GOLDBERG: Romney's performance may undermine Obama's narrative about him. "I’ve been getting more and more cautiously optimistic about Romney in the last few days and, going in, I had a pretty good feeling about tonight’s debate. But I had no expectation that Romney would simply control the night the way he did...[T]onight Romney brilliantly dismantled the strawman Obama has been running against for months...And yet, we should keep in mind that most of his effective moments came when he distanced himself from the base of his party and struck a decidedly moderate, centrist, position." Jonah Goldberg in National Review Online.
@Neil_Irwin: The big question: Will Romney's tack to center on health care, regulation, education be his approach from here on out?
DIONNE: The debate will certainly change the direction of the campaign. "Romney entered the debate facing a skeptical pundit class and a party faithful that perceived his campaign as floundering. This, at least, he reversed on Wednesday. By going on the attack, Romney won himself strong press notices and shouts of joyous relief from his own camp. Obama, by contrast, surprised many of his supporters by not even repeating criticisms of Romney he has made in his own stump speeches. But Romney’s relentlessness may not play as well with swing voters. His decision to change his tax plan on the fly rather than defend it will provide fodder for further Obama attack lines on how it would affect middle-income voters. And his obvious pivot to a new political persona -- or, perhaps more precisely, his reversion to his older, more moderate self -- will lead to more questions about who the real Mitt Romney is." E.J. Dionne in The Washington Post.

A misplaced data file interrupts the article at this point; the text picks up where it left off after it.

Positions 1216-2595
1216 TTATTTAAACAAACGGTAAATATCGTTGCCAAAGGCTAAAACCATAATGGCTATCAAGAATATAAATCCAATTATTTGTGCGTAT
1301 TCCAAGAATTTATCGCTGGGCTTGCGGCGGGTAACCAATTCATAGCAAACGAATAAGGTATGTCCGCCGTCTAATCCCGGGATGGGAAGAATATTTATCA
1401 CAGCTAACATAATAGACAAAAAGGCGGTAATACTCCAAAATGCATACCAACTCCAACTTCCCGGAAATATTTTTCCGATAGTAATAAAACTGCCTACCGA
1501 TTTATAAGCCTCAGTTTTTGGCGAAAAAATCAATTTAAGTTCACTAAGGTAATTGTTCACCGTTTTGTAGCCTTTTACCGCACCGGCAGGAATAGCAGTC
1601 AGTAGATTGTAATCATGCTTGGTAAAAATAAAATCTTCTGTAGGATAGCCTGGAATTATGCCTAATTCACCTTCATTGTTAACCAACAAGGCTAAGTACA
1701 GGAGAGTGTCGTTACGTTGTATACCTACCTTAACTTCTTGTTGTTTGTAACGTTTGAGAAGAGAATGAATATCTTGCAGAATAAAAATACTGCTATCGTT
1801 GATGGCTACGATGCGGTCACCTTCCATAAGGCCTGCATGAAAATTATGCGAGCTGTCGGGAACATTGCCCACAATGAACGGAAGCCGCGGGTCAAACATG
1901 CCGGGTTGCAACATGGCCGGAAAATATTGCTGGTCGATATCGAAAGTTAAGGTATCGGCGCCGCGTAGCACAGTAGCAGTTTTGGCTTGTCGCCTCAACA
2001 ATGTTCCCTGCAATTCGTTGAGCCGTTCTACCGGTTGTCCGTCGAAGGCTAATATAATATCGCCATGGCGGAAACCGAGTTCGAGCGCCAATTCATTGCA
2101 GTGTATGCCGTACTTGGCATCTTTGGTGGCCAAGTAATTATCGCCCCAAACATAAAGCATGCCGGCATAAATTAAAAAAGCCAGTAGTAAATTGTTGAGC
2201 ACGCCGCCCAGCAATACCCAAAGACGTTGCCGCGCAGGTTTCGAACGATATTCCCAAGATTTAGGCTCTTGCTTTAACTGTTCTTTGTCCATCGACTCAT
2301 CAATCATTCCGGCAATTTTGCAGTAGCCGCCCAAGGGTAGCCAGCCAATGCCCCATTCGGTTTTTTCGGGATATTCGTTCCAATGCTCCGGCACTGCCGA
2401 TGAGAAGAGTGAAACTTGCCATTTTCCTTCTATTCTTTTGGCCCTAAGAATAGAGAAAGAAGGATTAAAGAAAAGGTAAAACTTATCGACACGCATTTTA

@jpodhoretz: Paradox: Romney moved way to the center tonight--and conservatives will love him for this performance as they never have before.
SUNSTEIN: The birth for regulatory due process. "In light of the defining importance of the due process clause, many people are stunned to learn a remarkable fact: When the government issues regulations, the Constitution doesn’t require officials to listen to you, even if your liberty and your property are at stake...'Regulatory due process' has been like a unicorn or a time-travel machine or a bipartisan Congress. It doesn’t exist...[I]n the past two decades, Presidents Bill Clinton, George W. Bush and Barack Obama have quietly given birth to regulatory due process...A well-functioning regulatory system creates a right to appeal, making structures available to fix such problems. Though it isn’t yet widely known, Obama has put those structures in place." Cass R. Sunstein in Bloomberg.
KLEIN: The policy distinctions between Obama and Romney are overplayed. "In heated elections like this one, there is a tendency in the U.S. to characterize the arguments between the two candidates as much more momentous -- world- historical, even -- than they actually are...Conversely, it’s kind of boring to think of yourself as having a set of technocratic disagreements with the opposition. Yet, for the most part, that’s what this U.S. presidential election is about...A similar dynamic is evident on taxes. Obama’s budget proposes raising taxes to equal 19.8 percent of gross domestic product by 2022...Romney, by contrast, says he wants taxes at 18.75 percent of GDP by 2022...I don’t mean to play down the very real differences between the two campaigns. How much we spend, what we spend it on and who pays for it are all very consequential. But American politics operate atop a fairly firm and broad understanding about the proper scope of the state. Partisanship often obscures that fact, in part because the party out of power has reason to exaggerate disagreements with the governing party. Yet behind the boisterous partisan stage is a quieter arena where broad consensus reigns." Ezra Klein in Bloomberg.